Home based light treatment. Some patients get hold of home based UV light treatments or start to visit sun-tanning salons to try and help their psoriasis. This is NOT recommended. Ultraviolet light treatment , in the form of UVB, does work for psoriasis. However, UVB is the wavelength that causes sunburn. When patients receive UVB at a Dermatology Centre they are given carefully measured doses. Also, as the treatments progress the skin becomes more tolerant of the UVB and the doses need to be increased to maintain the therapeutic effect. Home based UV devices will have not be powerful enough to deliver a true benefit and could be harmful.

Sun-tanning machines are simply terrible and may well be banned at some stage. There is an epidemic of skin cancer in pale skinned people of Northern European origin. All departments are seeing patients who have developed skin cancer as a consequence of excessive sunbed use.  The damage to the skin is especially bad with long term weekly treatments or following burning episodes. Sunbeds are now in the same United Nations carcinogen category as cigarettes.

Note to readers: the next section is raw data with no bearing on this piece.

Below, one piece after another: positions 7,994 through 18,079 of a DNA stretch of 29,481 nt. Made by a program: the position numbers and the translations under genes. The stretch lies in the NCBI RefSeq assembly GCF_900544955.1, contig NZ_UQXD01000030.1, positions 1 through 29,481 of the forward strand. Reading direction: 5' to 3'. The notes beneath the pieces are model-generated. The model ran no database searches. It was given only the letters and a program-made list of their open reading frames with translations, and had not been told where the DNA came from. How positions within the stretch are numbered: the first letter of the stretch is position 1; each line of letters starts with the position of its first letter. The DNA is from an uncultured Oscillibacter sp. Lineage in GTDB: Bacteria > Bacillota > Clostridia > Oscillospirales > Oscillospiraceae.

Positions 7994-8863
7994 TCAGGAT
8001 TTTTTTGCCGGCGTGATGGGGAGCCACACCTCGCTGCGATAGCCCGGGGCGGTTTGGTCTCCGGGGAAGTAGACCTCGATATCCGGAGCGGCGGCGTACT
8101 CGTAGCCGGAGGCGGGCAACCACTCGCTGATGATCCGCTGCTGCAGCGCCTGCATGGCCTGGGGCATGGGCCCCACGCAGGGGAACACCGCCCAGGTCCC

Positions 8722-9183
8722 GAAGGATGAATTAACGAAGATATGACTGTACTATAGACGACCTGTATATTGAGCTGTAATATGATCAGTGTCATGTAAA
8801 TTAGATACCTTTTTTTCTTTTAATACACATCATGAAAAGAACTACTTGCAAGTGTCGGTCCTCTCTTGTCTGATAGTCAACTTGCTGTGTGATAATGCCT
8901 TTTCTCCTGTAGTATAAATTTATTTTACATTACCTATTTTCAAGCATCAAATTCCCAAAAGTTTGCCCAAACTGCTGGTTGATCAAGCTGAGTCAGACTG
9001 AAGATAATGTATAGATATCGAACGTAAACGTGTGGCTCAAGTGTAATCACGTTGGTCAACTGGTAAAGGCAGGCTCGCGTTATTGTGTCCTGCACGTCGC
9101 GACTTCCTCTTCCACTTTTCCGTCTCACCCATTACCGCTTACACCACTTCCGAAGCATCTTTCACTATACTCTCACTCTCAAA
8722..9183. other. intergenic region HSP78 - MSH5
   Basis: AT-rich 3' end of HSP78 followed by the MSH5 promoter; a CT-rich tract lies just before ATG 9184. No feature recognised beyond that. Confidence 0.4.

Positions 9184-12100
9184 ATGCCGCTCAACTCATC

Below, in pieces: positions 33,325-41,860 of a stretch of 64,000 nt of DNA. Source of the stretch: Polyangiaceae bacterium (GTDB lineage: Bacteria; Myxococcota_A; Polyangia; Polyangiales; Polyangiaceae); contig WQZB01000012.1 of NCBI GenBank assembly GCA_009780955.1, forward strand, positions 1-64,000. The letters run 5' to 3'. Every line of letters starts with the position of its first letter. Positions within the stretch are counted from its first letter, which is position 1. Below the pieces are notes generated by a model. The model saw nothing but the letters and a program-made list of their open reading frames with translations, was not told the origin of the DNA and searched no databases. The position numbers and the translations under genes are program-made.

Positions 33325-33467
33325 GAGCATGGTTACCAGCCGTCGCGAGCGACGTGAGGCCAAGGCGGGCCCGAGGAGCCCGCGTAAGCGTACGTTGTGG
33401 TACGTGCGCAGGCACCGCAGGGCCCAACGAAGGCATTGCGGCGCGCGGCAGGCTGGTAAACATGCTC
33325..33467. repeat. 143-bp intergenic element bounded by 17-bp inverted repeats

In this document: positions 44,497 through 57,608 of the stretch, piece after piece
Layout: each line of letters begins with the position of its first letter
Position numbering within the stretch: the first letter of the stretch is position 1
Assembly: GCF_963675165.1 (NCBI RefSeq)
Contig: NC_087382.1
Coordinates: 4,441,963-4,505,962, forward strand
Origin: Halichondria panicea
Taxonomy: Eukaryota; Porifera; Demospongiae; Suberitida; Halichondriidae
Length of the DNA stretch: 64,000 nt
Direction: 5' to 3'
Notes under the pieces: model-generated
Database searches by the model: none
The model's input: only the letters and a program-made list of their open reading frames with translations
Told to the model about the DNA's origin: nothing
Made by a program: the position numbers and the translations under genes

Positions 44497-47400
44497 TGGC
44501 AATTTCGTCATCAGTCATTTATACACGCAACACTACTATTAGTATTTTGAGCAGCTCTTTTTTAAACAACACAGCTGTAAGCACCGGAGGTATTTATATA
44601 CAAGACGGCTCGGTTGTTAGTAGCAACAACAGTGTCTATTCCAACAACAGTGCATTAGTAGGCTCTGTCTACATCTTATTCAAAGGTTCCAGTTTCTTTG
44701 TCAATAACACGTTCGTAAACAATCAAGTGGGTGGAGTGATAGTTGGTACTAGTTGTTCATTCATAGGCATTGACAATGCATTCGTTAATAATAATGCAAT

1. Moisturising creams (emollients). Moisturising the skin is helpful for nearly all inflammatory conditions. If the skin is dry it will often be more prone to inflammation. There are many moisturising options to choose from. Link to products.
  2. Coal tar creams. These have been used for decades to treat psoriasis . Some of the milder ones area available over the counter such as exorex lotion.
  3. Most other psoriasis creams require a prescription and a visit to the GP

Scalp treatments